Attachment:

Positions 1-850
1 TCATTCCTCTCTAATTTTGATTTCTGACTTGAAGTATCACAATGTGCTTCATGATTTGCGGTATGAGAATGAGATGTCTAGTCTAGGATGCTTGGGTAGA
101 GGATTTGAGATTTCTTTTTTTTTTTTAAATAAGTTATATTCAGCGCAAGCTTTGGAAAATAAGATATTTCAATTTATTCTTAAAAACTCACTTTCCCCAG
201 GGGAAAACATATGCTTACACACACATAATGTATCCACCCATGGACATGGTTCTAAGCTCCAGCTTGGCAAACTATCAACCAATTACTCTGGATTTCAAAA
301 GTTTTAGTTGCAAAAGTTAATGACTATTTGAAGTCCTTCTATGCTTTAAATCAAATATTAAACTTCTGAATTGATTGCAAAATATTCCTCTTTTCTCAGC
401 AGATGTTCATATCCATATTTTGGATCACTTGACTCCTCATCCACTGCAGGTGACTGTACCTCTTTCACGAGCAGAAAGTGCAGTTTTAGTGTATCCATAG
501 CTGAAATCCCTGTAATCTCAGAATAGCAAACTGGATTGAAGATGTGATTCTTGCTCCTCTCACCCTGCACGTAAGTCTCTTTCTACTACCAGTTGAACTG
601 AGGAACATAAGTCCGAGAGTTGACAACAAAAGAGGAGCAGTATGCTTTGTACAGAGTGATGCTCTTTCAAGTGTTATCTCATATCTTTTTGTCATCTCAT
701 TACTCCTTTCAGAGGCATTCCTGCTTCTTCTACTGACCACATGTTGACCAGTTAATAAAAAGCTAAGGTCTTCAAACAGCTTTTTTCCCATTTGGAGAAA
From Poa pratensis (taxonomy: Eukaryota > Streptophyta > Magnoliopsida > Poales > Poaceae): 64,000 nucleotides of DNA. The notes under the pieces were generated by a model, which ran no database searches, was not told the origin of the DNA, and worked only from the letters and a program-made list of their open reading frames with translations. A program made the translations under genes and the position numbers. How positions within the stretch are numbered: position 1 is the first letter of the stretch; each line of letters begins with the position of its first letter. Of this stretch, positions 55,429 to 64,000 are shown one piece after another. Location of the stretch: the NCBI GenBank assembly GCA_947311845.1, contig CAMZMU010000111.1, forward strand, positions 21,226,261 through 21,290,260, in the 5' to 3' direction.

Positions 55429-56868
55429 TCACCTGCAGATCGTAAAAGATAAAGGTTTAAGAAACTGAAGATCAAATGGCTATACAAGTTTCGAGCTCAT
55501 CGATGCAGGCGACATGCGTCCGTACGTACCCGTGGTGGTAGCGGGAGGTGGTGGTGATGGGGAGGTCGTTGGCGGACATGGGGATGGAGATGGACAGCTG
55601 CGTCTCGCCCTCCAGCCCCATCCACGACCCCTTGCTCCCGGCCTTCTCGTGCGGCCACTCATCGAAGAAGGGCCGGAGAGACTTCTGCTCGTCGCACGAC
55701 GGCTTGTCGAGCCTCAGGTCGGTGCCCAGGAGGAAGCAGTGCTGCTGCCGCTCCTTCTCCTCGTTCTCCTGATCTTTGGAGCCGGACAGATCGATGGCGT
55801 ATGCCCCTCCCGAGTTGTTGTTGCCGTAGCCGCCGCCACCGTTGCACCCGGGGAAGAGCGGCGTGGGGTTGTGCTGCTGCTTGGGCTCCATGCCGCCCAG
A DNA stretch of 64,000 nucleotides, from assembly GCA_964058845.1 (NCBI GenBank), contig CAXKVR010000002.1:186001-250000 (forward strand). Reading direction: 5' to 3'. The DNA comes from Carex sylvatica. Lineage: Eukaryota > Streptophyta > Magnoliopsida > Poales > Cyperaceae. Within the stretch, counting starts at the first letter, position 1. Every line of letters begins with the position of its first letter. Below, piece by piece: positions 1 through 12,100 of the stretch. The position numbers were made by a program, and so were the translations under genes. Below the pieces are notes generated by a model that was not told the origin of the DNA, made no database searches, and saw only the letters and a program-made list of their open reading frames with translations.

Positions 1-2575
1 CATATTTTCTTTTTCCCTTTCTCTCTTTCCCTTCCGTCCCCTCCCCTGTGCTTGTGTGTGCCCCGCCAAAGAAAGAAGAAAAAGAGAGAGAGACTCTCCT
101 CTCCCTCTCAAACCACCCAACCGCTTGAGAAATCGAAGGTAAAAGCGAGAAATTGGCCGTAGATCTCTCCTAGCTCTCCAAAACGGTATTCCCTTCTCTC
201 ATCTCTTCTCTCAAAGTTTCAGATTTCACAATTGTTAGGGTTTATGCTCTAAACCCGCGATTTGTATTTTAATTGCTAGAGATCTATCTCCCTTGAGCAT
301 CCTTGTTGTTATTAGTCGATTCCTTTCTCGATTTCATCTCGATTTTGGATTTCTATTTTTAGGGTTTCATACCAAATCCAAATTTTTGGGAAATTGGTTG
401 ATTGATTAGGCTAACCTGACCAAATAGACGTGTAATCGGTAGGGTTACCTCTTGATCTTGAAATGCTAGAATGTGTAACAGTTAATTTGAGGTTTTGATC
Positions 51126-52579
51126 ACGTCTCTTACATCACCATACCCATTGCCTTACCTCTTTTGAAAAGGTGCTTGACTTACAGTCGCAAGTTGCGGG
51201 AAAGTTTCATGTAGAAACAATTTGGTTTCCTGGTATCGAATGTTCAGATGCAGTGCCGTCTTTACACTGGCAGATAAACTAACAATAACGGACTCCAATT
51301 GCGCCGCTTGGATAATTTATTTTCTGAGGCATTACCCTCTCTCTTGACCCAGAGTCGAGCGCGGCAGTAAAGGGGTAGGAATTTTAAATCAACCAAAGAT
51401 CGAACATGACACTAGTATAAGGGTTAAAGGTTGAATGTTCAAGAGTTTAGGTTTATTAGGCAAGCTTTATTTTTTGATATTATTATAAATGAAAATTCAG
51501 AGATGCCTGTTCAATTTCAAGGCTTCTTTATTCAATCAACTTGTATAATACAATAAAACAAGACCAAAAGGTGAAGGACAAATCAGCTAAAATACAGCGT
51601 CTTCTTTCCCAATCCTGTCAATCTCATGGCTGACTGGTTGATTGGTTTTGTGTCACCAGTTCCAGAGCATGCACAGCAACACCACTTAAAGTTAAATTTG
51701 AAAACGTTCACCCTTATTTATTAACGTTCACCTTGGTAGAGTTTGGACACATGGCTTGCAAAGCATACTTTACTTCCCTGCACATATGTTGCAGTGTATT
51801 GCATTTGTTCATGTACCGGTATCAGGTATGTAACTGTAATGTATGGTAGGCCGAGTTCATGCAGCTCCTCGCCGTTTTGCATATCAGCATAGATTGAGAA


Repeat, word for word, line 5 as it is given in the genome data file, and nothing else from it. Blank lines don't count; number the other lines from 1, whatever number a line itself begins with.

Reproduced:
301 GTTTTAGTTGCAAAAGTTAATGACTATTTGAAGTCCTTCTATGCTTTAAATCAAATATTAAACTTCTGAATTGATTGCAAAATATTCCTCTTTTCTCAGC